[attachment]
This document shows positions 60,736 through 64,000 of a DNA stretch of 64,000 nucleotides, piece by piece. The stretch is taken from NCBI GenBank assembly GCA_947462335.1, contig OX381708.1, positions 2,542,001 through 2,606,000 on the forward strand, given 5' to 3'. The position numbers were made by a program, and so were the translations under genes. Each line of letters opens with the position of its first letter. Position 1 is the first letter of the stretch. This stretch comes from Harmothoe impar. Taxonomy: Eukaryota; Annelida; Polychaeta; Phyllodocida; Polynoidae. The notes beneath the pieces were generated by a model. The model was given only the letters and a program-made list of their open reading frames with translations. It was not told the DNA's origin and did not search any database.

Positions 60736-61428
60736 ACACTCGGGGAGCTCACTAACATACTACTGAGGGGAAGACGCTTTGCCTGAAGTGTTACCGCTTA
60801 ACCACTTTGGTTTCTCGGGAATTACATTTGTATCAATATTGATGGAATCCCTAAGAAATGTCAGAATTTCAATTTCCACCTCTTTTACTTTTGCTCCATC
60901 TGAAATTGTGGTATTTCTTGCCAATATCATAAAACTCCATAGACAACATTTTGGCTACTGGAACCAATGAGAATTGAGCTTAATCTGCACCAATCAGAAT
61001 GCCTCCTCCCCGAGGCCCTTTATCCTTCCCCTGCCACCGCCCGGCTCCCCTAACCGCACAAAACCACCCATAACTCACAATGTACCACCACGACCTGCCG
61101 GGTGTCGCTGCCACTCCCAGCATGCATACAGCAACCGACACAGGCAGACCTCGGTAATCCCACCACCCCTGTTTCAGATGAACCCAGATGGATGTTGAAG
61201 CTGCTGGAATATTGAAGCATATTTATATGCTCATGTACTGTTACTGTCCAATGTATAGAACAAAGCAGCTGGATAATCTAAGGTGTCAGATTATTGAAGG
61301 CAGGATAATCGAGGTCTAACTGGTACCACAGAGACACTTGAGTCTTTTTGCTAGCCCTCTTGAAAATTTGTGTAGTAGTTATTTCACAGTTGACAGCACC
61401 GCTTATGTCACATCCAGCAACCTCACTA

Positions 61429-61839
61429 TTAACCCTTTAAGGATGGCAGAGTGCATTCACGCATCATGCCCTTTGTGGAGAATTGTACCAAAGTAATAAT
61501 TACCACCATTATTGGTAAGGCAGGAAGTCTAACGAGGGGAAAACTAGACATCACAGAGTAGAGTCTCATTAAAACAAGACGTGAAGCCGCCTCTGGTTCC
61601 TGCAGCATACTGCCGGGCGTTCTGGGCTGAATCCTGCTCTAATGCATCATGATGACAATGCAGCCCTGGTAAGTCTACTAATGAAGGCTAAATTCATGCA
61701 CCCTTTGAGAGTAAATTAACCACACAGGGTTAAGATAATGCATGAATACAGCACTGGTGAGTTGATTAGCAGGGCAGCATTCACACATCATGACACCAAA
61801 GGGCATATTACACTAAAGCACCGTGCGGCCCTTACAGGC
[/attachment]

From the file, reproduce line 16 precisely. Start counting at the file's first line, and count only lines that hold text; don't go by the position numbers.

61801 GGGCATATTACACTAAAGCACCGTGCGGCCCTTACAGGC